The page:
Eurobites: Bids in for Italian Mobile Assets, Says Report

Also in today's EMEA regional roundup: "Snoopers' charter" closer to becoming law in UK; Vodafone does smart parking with Huawei; Bouygues' Objenious in IoT link-up.

  • Fastweb SpA (Milan: FWB), Iliad (Euronext: ILD) and Digicel Group have all made bids for Italian mobile assets that have been put up for sale by VimpelCom Ltd. (NYSE: VIP) and Hutchison Whampoa Ltd. (Hong Kong: 0013; Pink Sheets: HUWHY), according to a Bloomberg report. VimpelCom's Wind Telecomunicazioni SpA and Hutchison's 3 Italia are hoping that, by shedding some of their assets, including redundant wireless frequencies and about 5,000 towers, they will avoid having the powers-that-be in Brussels giving their proposed merger the thumbs-down on competition grounds. If the merger does go ahead, it will create Italy's largest mobile operator by subscribers. Sky , which was also said to have been interested in the assets at one stage, has apparently pulled out of negotiations. (See Wind, 3 Eye Sale of Italian Assets – Report and Eurobites: EC Probes Wind/H3G Deal in Italy.)

  • Mobile operators in the UK may have work to do on the data-gathering and customer relations front now that the UK government's House of Commons has passed the Investigatory Powers Bill. As Bloomberg reports, the controversial bill gives the UK's intelligence agencies the power to engage in bulk surveillance and the hacking of mobile phones. The modified version of the bill passed yesterday does not require companies to build so-called "back doors" to their encryption unless doing so is "technically feasible and not unduly expensive." Vodafone Group plc (NYSE: VOD) has already expressed its feelings about what some have dubbed the "snoopers' charter," saying it would be a "major imposition on the freedom of an operator," while Apple, Facebook, Google and Twitter have also taken issue with it. (See Eurobites: Vodafone Slams 'Snoopers' Charter'.)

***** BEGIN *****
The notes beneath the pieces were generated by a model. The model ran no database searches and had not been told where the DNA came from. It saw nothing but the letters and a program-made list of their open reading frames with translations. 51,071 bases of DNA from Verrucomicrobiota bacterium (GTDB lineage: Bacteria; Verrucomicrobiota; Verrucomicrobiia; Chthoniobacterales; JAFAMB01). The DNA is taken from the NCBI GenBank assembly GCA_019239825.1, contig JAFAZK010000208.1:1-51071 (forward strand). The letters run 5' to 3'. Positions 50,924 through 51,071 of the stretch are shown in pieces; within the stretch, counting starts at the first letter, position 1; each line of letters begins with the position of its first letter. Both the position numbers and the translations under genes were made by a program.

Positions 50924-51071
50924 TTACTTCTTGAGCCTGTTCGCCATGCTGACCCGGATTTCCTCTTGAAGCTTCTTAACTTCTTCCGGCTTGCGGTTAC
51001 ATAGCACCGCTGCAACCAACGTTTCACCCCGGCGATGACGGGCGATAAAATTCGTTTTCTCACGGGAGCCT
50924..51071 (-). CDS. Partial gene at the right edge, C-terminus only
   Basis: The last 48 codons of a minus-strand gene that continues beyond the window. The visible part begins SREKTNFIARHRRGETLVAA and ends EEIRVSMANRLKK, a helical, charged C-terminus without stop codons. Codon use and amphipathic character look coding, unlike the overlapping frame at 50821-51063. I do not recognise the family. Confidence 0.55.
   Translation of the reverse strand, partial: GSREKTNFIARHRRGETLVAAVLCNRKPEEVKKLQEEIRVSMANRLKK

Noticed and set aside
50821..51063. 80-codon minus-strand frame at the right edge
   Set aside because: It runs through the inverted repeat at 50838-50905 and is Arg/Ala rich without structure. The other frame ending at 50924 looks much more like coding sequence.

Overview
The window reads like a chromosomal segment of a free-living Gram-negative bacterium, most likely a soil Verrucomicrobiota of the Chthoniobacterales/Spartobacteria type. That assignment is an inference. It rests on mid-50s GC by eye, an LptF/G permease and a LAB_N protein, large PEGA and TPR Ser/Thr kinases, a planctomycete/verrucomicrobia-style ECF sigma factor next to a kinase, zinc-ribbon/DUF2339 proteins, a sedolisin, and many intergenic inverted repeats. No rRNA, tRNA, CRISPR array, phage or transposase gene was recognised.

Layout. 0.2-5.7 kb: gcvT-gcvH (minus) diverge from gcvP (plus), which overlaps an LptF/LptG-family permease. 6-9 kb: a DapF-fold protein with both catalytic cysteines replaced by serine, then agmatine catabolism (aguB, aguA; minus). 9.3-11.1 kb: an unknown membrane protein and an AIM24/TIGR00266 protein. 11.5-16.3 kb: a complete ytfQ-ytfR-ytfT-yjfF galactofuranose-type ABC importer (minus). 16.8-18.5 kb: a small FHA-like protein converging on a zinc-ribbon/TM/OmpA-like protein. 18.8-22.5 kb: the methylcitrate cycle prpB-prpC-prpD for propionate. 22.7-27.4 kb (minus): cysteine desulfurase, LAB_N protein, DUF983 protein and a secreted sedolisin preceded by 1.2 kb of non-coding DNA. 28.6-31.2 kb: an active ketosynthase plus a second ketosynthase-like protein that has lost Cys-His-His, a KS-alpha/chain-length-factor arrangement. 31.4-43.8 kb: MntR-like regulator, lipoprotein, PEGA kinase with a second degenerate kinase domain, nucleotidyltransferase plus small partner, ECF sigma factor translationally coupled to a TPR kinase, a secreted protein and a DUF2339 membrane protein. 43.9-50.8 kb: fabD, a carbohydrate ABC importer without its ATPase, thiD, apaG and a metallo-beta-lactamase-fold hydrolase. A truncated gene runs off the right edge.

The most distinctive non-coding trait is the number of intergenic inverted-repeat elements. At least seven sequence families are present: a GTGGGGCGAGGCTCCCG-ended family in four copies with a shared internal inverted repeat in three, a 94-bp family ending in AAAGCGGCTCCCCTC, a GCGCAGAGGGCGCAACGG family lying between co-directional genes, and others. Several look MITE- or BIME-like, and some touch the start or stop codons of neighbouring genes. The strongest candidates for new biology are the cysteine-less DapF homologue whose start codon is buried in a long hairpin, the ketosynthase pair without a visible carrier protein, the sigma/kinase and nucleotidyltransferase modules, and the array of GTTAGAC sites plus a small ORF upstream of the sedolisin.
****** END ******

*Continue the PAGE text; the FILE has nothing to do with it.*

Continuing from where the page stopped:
• Meanwhile, on less controversial ground, Vodafone has completed its "smart parking" trial with Huawei Technologies Co. Ltd. , which used NB-IoT technology to help drivers find parking data and, ultimately, parking spaces in Madrid. A second trial is now about to be rolled out, in Istanbul, and the pair hope to have NB-IoT smart parking systems commercially launched by early 2017. (See Vodafone Ups IoT Stakes With 2017 Plan for NB-IoT.)

  • Objenious, the Bouygues Telecom subsidiary that deals in the Internet of Things (IoT), has formed an IoT partnership with Senet, the US provider of low-power, wide-area networks (LPWANs) for long-range-based (LoRa-based) IoT applications. The hope is that the partnership will help additional applications become commercialized more quickly, lessening the grief that can be associated with deploying technologies across different regions.

  • Belgian cable operator VOO has turned to Israel's Allot Ltd. (Nasdaq: ALLT) for protection against DDoS attacks and for help with reducing network congestion. VOO, serving residential customers in Wallonia and Brussels, claims to be one of the fastest-growing service providers in Europe. (See Belgium's VOO Deploys Allot to Secure Its Network and SDN & NFV Amplify Security Threat – Allot.)

    — Paul Rainford, Assistant Editor, Europe, Light Reading

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